It was – coincidentally – another Stephen King book that propelled me to write. It was November of 1987. I was studying in the south of England, and a fellow student spent all his meal times and breaks reading a book. I happened to ask him what it was. ‘IT’, he said, ‘by Stephen King’. And then he went on to detail how transfixed and captivated he was by this novel. It was then – in that moment – that a lightbulb went on in my head and I decided that this was what I wanted to do with my life. I wanted to write stories that would captivate and transfix readers to the same degree.

Why the South? Why write a book set in Georgia of all places? What is the appeal of this as a setting for a crime novel?’

Well, that question has a very simple answer as well. I went to visit a friend of mine in Austria, and while I was there I came across a copy of Truman Capote’s ‘In Cold Blood’. Though I had read ‘Breakfast at Tiffany’s’ and ‘Other Voices, Other Rooms’ I had not read Capote’s non-fiction novel masterpiece. I devoured it. I read it a second time, and then became very, very interested in Capote, how the book came about, who he was etc etc. I read his published works again, some articles about him, saw the film ‘Capote’ starring Philip Seymour Hoffman, and I came to the conclusion that here was a writer who gave his life for a book. The book 'In Cold Blood' made him very rich, very respected, the most famous author in America for many, many years, but ultimately it killed him. Afterwards he never really published another word, and certainly never completed another novel, and he drank himself to death. So there was the thing: A book could save someone's life, but it could also kill them. The other aspect of it was the fact that Capote left Monroeville, Alabama as a child and went to New York. The 'In Cold Blood' research (which he undertook with his childhood friend and neighbor Harper Lee) took him from New York back to smalltown, mid-west America, namely Holcomb, Kansas. So there was the other interesting idea: the juxtaposition of two worlds - smalltown mid-west America and bigtown New York. Those were the basic threads of inspiration that started me thinking about writing the book. And I wanted to write something that would (hopefully!) make people feel the way I had felt when I read such things as To Kill a Mockingbird, In Cold Blood, The Heart Is A Lonely Hunter etc etc. A Southern drama. A sweaty, sticky, intense, almost claustrophobic drama that dealt with the seeming indomitability of the human spirit against all odds. I didn't want to write a book where a Police investigation resulted in the apprehension of a killer, the three pages of psychological revelation about why the killer did what he did, the jealousy, the mother complex, the desperate attempts to kill someone who represented some other significant figure in the killer's earlier life etc. I didn't want the story to be about the killer, but the effect that the killer's actions had - not on those he killed - but on the people whose lives he touched, both directly and indirectly.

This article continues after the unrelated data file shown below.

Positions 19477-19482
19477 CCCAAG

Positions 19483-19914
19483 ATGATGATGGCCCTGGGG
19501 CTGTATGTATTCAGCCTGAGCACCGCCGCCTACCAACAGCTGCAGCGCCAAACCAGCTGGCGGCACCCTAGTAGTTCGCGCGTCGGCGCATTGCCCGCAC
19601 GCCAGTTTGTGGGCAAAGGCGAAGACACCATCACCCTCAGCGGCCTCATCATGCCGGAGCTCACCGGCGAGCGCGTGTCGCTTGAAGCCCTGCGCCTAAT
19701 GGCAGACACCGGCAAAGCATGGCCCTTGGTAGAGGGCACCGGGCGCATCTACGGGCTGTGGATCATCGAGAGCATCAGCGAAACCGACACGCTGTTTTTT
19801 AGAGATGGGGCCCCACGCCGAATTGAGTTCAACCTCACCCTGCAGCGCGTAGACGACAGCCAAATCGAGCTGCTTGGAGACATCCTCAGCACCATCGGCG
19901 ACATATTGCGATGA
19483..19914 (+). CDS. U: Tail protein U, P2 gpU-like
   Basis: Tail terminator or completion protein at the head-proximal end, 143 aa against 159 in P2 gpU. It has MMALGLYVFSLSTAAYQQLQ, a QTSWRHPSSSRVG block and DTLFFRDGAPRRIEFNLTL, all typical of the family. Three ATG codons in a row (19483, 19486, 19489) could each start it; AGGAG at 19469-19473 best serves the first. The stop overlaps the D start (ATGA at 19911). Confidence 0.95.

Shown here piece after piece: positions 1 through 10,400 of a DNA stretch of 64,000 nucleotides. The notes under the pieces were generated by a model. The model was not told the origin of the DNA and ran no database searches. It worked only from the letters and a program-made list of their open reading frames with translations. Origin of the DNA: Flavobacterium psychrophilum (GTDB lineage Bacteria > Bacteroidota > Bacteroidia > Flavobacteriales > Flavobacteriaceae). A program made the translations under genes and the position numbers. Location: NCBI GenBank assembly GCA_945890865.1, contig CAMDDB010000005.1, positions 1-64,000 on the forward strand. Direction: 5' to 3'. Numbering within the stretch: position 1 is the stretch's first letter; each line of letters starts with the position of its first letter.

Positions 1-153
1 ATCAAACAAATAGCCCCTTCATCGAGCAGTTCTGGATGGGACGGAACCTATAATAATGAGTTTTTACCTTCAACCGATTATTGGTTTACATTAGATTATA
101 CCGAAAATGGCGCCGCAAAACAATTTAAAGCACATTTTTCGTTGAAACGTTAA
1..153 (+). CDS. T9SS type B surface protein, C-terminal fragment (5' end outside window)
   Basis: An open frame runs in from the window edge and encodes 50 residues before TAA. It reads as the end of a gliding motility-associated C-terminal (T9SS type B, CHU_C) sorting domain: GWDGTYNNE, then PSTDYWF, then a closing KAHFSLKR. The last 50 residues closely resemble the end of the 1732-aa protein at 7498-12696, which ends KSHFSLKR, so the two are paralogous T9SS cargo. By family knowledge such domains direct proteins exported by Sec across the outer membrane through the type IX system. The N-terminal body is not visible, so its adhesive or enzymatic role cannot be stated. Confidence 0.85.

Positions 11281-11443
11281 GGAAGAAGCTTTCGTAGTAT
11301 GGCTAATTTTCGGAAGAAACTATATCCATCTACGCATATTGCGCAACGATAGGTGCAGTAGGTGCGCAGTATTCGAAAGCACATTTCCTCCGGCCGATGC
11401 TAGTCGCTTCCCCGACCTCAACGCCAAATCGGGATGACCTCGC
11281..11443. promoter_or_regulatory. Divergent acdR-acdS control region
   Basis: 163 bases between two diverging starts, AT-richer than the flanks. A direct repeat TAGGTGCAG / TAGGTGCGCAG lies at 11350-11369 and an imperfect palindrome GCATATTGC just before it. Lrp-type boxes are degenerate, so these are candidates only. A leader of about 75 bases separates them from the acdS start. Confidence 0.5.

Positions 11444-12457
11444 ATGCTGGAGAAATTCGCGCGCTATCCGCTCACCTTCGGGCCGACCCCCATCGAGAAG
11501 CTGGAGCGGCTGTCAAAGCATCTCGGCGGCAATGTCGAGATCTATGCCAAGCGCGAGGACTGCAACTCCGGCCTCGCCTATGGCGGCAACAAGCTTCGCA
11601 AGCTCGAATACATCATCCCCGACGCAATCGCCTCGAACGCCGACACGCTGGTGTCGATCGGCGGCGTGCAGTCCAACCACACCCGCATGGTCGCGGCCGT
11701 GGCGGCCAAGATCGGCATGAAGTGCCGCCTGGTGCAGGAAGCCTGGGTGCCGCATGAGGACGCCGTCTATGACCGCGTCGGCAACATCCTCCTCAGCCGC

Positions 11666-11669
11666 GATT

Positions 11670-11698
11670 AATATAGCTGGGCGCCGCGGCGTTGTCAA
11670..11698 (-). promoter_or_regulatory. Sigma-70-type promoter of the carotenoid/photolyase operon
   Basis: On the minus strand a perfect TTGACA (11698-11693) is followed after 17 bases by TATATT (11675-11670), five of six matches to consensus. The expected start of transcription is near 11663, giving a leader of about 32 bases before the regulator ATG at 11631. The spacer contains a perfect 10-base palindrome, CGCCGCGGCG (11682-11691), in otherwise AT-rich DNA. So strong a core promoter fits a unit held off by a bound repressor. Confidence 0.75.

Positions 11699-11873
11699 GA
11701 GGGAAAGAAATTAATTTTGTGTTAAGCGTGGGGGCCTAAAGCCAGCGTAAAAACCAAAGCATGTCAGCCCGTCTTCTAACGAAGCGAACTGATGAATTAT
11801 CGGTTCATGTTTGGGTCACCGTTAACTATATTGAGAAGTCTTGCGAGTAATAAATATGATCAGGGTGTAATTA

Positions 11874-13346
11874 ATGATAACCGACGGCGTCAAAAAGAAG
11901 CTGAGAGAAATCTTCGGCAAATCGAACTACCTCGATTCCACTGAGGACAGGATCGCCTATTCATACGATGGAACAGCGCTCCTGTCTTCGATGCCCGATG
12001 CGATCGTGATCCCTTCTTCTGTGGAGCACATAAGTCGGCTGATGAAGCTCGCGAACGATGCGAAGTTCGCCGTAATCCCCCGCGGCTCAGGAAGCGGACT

There is yet another question about fiction, and that is how much of a writer’s work is autobiographical. Yes, I did lose my parents very early in my life, as did my central character. Yes, I did go to prison (though I went for poaching, not for murder!), and yes, I suppose I always did want to be a writer. But that’s where the similarity ends. A Quiet Belief In Angels was written out of a love for the south, a love of great literature, a passion for language and prose and perplexing mysteries! It was not written to exorcise personal demons, though I can say something about this book that makes it special to me. I think it was Hemingway who talked about losing things. He said that if you lost something bad, then the hole it left behind just filled up naturally with the good experiences of life. However, if you lost something or someone good, then the hole it left behind…well, you had to work hard to fill it up. With every other book I have written I came away feeling that I had added something to myself, that I now knew something more about a subject, that my perspective and experience was somehow enhanced. With A Quiet Belief In Angels it was quite different. When I finished the book I really felt like I’d left something of myself behind. And that – whatever it might be – is what I hope you find when you read it."